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DIY gear repairs: Seam sealing a tent

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There’s something so relaxing about listening to rain on a tent, when you are warm, snug and dry inside. But a leaky tent seam can quickly turn this tranquil experience into water torture when drops start falling on your head.

Worn tent seam

To seal tent seams, pick up some seam sealant from your local outdoors store. Turn the tent inside out and start by removing any old tape from the seam and use isopropyl alcohol to clean the seam. Line either side of the seam with masking tape (about 10mm from the stitching) to prevent sealant from spreading too far. Now, slowly and carefully apply a thin, even layer of sealant to the seam. Remove the masking tape after 30 minutes to prevent it getting stuck and then leave the tent to dry for another 24 hours.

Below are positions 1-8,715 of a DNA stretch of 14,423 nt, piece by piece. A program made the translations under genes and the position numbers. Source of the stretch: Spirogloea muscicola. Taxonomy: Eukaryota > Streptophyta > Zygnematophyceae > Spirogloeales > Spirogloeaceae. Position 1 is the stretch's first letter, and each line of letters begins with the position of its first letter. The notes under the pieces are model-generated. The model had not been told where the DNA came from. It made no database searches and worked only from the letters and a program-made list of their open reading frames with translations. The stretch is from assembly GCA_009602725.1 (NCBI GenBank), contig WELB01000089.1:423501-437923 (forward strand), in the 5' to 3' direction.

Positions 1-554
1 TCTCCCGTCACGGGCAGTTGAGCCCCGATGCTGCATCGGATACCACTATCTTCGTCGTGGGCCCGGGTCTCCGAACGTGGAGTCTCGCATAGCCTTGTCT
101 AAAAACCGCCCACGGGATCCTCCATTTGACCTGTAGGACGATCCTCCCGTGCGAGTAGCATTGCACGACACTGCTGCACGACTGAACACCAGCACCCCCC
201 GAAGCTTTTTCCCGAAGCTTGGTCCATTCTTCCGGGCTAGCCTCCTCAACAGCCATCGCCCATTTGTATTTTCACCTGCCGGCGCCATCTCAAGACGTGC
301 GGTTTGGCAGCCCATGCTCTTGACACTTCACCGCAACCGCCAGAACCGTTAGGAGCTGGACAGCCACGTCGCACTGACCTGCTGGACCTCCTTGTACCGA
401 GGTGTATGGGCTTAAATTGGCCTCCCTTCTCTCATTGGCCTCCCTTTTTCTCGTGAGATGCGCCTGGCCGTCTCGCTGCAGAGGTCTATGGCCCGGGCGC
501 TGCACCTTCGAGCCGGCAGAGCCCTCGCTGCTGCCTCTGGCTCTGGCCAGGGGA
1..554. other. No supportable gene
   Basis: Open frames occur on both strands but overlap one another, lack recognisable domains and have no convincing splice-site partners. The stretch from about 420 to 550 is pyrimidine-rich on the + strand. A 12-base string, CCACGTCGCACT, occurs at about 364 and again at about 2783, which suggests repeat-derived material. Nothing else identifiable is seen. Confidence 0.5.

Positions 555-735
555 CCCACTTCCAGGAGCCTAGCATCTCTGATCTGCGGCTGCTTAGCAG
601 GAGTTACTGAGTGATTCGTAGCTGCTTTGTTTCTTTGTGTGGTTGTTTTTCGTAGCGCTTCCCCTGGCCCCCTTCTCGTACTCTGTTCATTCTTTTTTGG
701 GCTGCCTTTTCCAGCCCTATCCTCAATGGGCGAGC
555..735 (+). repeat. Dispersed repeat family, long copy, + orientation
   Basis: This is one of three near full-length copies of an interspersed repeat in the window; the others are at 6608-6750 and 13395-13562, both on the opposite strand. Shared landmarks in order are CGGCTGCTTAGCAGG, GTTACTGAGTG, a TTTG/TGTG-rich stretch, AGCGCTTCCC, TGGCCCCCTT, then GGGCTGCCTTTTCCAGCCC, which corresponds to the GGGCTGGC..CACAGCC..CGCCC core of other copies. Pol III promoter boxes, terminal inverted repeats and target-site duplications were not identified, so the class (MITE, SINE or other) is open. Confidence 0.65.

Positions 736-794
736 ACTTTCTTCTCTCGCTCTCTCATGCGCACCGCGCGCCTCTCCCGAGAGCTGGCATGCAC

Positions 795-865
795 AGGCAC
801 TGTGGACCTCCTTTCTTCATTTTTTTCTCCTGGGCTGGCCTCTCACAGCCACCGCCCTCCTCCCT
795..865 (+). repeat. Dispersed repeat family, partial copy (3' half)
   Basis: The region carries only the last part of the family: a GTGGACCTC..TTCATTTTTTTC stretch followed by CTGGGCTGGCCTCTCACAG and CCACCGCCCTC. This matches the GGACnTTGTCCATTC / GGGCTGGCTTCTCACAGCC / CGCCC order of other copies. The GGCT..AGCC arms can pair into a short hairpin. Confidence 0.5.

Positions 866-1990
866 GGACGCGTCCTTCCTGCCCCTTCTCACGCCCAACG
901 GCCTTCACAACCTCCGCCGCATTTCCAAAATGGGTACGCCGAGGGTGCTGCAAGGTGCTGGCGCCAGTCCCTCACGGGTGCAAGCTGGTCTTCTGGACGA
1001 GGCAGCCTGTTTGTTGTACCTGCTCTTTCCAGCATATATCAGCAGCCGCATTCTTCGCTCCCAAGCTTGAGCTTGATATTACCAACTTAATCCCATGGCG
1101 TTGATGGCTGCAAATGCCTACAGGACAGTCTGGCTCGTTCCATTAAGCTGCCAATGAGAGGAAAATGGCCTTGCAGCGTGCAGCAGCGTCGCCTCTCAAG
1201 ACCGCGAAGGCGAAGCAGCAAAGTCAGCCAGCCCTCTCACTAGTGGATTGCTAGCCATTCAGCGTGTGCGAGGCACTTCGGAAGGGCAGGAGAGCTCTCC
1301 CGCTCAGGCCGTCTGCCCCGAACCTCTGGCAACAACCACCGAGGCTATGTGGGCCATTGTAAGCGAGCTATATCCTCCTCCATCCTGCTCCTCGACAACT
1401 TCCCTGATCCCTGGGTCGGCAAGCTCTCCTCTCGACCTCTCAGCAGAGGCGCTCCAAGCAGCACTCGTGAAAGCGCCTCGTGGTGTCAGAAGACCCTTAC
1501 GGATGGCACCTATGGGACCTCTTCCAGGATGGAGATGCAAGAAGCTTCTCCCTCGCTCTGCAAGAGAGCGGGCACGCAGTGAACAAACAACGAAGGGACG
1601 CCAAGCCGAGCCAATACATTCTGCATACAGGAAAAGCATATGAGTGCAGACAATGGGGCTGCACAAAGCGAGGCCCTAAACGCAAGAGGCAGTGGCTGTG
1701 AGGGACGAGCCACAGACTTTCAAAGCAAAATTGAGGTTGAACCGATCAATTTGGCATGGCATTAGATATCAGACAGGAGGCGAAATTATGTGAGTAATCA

Removing old tent seam tape

Tip: a small amount of talcum powder applied to the seam once dry can stop it being tacky and sticking to other surfaces.

Lining the tent seam with masking tape

Repair cost

Seam Grip: $19.95

Masking tape: $2-10 per roll

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